The comments were made on Monday by Minister of State for Foreign Affairs Adel al-Jubeir, who also said Saudi authorities would not take part in any reconstruction efforts in Syria without progress on a political process to end the country’s eight-year-old war.
“The kingdom has always been keen on the integrity of the Syrian territory and the political solution,” al-Jubeir told a joint press conference with Russian counterpart Sergey Lavrov in the Saudi capital, Riyadh.
“[And] the reopening of the embassy is related to the progress of the political process,” he added.
Riyadh closed its embassy in the Syrian capital, Damascus, and pulled out its diplomats and staff in March 2012.
Minister @AdelAljubeir: “We agreed on the importance of reaching a political solution, based on Security Council Resolution 2254, and are very keen on the unity and sovereignty of #Syria and the success of the political process.” pic.twitter.com/vj3uYNRgzN
— Foreign Ministry 🇸🇦 (@KSAmofaEN) March 4, 2019
Al-Jubeir also said Riyadh, which backed rebels fighting Assad, was against reinstating Syria to the Arab League for now.
Syria was suspended from the pan-Arab body in 2011 and slapped with sanctions following Assad’s brutal crackdown on anti-government protests.
The unrest escalated into the country’s ongoing civil war, which has killed hundreds of thousands of people and displaced more than 11 million others, according to the United Nations.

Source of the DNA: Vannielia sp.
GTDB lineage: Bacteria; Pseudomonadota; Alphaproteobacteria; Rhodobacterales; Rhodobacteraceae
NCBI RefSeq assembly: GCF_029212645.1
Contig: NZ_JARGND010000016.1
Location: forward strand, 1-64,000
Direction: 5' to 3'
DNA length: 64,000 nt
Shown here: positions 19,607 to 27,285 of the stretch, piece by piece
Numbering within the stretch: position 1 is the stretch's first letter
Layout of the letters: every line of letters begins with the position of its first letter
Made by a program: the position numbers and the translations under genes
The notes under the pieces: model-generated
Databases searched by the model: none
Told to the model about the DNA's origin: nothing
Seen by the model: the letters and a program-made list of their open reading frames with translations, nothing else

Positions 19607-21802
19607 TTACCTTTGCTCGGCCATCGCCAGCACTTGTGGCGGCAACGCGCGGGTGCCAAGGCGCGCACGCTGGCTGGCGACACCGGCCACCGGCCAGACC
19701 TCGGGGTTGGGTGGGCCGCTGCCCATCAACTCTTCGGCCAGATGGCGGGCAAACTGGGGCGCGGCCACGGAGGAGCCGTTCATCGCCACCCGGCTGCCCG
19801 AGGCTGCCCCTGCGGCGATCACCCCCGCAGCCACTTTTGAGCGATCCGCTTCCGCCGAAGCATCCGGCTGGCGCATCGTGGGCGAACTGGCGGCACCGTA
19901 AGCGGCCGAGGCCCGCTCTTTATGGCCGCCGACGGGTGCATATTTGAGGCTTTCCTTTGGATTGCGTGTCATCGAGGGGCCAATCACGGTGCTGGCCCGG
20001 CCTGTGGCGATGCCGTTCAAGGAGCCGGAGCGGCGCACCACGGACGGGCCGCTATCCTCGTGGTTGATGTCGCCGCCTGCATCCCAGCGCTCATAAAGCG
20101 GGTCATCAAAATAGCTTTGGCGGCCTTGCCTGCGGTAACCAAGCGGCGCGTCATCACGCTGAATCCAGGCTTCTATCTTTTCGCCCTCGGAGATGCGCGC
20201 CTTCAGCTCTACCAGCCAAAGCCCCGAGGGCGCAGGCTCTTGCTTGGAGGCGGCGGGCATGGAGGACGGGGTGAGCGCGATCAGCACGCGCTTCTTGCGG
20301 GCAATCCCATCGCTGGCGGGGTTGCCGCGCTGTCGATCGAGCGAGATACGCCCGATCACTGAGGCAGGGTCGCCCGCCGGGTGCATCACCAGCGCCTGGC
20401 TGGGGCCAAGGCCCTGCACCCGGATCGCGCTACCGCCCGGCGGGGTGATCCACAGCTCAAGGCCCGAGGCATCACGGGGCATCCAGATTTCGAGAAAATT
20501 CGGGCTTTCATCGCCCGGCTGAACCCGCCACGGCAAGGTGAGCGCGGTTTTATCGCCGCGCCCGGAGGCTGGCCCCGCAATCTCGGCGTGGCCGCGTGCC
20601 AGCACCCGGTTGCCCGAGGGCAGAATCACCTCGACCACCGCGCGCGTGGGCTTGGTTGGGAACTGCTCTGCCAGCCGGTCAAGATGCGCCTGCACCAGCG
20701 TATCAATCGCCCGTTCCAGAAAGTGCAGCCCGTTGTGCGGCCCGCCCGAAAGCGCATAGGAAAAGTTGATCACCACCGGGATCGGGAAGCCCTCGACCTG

Assad has since recovered control of most of Syria with support from Russia, Iran and Tehran-backed groups such as Lebanon’s Hezbollah.
Saudi Arabia, Qatar, Turkey and the United Arab Emirates (UAE), meanwhile, have backed armed groups opposed to Assad during the war.
Shortly afterwards, the UAE, a Saudi ally, reopened its embassy in Damascus in December in a bid to re-engage with Assad and rebuild its influence in Syria as a means of heading off regional interference in “Arab affairs”.
But the United States is lobbying other Gulf states to hold off on rehabilitating Syria, the Reuters news agency reported last month, citing five sources familiar with the process.
The European Union also stepped up pressure on Damascus on Monday, adding Syria’s interior minister and six other ministers, including the portfolio holders for tourism, education and communications and technology, to a sanctions blacklist for their role in Assad’s “violent repression” of civilians.
The European Council, which includes the heads of state or government of the 28 EU member states, said in a statement those sanctioned were barred from travelling to Europe and would see their assets frozen.
Including the seven newly added individuals, there are now 277 people under EU sanctions for their role in the repression of civilians in Syria and their links to Assad.
Brussels has also frozen the assets of some 72 entities, while other sanctions include an embargo on Syrian oil and a freeze on the country’s central bank assets within the bloc.
“The EU will continue to consider further restrictive measures against Syria as long as the repression continues,” the European Council statement said.